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2014 2015 2016 2017 2018 Thereafter Total Debt and capital leases (1) $ 515$ 137$ 1,275$ 15$ 758$ 5,258$ 7,958 Interest due on debt (2) 230 457 446 423 403 1,172 3,131 Operating leases (1): Real estate 52 96 81 61 42 69 401 Non-rental equipment 18 32 29 27 20 25 151 Service agreements (3) 9 - - - - - 9 Purchase obligations (4) 371 - - - - - 371 Total (5) $ 1,195$ 722$ 1,831$ 526$ 1,223$ 6,524$ 12,021 _________________



(1) The payments due with respect to a period represent (i) in the case of debt

and capital leases, the scheduled principal payments due in such period, and

(ii) in the case of operating leases, the minimum lease payments due in such

period under non-cancelable operating leases. Our 4 percent Convertible

Senior Notes mature in November 2015, but are reflected as short-term debt

in our consolidated balance sheet because they were redeemable at June 30,

2014. The 4 percent Convertible Senior Notes are reflected in the table

above based on the contractual maturity date in 2015.

(2) Estimated interest payments have been calculated based on the principal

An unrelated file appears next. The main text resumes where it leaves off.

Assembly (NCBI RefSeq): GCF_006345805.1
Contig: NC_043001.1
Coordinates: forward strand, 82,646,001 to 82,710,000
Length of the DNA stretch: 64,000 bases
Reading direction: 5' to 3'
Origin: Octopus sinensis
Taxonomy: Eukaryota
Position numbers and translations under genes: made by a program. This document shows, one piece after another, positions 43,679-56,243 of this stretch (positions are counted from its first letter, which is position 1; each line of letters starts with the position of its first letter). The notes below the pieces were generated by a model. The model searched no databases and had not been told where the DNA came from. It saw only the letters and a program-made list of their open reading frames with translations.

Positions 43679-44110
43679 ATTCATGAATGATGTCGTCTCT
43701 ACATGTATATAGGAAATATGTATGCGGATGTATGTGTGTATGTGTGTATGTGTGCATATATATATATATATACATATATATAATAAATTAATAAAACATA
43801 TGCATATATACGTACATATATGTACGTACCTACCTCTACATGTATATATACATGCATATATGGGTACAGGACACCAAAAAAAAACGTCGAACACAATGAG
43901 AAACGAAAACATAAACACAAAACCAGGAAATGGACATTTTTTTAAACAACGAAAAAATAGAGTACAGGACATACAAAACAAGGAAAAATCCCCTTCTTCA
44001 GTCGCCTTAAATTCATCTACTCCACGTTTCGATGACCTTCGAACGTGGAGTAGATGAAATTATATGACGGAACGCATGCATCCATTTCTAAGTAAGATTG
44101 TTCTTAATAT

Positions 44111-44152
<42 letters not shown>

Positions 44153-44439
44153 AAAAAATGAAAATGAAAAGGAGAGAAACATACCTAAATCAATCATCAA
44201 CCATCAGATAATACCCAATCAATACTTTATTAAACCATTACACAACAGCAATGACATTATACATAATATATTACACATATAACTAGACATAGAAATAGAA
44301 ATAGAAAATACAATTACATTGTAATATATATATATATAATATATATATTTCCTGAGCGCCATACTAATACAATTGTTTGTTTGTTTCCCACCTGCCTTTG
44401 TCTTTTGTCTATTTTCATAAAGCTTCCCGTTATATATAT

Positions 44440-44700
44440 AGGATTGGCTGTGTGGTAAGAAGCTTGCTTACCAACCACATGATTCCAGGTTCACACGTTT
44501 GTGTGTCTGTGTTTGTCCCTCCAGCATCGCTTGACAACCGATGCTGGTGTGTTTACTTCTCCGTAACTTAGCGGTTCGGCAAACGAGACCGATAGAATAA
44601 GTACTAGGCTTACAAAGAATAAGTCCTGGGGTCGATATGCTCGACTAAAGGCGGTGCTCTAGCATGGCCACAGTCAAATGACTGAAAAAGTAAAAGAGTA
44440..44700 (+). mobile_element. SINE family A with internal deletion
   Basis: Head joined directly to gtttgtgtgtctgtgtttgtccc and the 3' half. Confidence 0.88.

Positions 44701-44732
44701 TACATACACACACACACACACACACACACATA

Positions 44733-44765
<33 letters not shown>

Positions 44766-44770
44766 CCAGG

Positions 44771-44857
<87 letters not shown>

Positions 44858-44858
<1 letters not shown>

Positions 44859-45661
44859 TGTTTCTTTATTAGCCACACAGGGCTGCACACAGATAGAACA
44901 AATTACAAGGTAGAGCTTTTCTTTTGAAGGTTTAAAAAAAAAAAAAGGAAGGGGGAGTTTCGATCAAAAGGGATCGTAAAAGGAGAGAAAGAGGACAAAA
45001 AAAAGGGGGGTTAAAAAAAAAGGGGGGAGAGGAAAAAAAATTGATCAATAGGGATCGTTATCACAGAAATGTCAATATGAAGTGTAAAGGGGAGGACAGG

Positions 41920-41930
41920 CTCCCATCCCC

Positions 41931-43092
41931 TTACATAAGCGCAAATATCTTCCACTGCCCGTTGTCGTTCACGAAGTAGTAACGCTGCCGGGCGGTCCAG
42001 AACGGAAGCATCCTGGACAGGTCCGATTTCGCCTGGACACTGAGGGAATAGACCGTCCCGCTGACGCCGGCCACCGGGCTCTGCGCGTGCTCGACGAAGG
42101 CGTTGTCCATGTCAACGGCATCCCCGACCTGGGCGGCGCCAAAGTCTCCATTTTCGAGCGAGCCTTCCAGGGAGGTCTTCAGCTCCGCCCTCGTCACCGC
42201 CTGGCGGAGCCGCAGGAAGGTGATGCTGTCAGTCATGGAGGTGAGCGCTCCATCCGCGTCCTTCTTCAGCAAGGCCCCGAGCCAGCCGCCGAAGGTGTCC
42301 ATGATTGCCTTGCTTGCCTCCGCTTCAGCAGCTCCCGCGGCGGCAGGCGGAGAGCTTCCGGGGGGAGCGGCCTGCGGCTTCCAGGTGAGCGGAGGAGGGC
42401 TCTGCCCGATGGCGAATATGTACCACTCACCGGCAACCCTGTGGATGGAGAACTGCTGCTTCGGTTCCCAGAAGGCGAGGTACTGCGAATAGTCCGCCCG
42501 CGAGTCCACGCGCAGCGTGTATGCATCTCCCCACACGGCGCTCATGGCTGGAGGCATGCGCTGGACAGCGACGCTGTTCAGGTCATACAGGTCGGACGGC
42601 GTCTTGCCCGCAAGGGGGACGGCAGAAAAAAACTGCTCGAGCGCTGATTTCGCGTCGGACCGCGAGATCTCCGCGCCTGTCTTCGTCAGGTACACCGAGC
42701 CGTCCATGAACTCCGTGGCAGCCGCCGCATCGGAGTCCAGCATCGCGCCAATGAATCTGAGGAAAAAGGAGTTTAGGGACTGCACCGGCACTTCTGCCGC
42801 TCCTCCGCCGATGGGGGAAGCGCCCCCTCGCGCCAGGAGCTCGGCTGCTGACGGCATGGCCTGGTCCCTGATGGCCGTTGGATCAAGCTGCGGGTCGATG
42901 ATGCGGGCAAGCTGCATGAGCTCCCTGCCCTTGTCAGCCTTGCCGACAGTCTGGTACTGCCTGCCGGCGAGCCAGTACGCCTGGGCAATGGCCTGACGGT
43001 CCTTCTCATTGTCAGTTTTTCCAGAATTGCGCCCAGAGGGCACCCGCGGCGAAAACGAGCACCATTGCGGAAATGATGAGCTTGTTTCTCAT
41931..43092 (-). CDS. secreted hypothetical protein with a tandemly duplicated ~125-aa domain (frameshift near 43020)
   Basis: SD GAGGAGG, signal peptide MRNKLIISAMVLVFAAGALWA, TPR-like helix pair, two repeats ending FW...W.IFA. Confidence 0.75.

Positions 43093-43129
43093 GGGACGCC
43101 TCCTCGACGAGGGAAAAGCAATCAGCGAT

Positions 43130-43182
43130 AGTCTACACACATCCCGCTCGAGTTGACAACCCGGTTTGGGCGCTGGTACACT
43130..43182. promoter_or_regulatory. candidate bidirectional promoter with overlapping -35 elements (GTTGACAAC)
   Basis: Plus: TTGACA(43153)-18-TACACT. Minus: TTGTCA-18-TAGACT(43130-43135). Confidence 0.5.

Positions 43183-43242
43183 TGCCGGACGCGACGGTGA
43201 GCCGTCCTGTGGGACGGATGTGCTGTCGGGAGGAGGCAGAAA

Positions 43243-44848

amount of debt and the applicable interest rates as of June 30, 2014. As

discussed above, our 4 percent Convertible Senior Notes mature in November

2015, but are reflected as short-term debt in our consolidated balance sheet

because they were redeemable at June 30, 2014. Interest on the 4 percent

Convertible Senior Notes is reflected in the table above based on the contractual maturity date in 2015.



(3) These primarily represent service agreements with third parties to provide

wireless and network services. (4) As of June 30, 2014, we had outstanding purchase orders, which were negotiated in the ordinary course of business, with our equipment and inventory suppliers. These purchase commitments can be cancelled by us, generally with 30 days notice and without cancellation penalties. The



equipment and inventory receipts from the suppliers for these purchases and

related payments to the suppliers are expected to be completed throughout

2014. (5) This information excludes $7 of unrecognized tax benefits. It is not possible to estimate the time period during which these unrecognized tax benefits may be paid to tax authorities. Relationship between Holdings and URNA. Holdings is principally a holding company and primarily conducts its operations through its wholly owned subsidiary, URNA, and subsidiaries of URNA. Holdings licenses its tradename and other intangibles and provides certain services to URNA in connection with its operations. These services principally include: (i) senior management services; (ii) finance and tax-related services and support; (iii) information technology systems and support; (iv) acquisition-related services; (v) legal services; and (vi) human resource support. In addition, Holdings leases certain equipment and real property that are made available for use by URNA and its subsidiaries. 44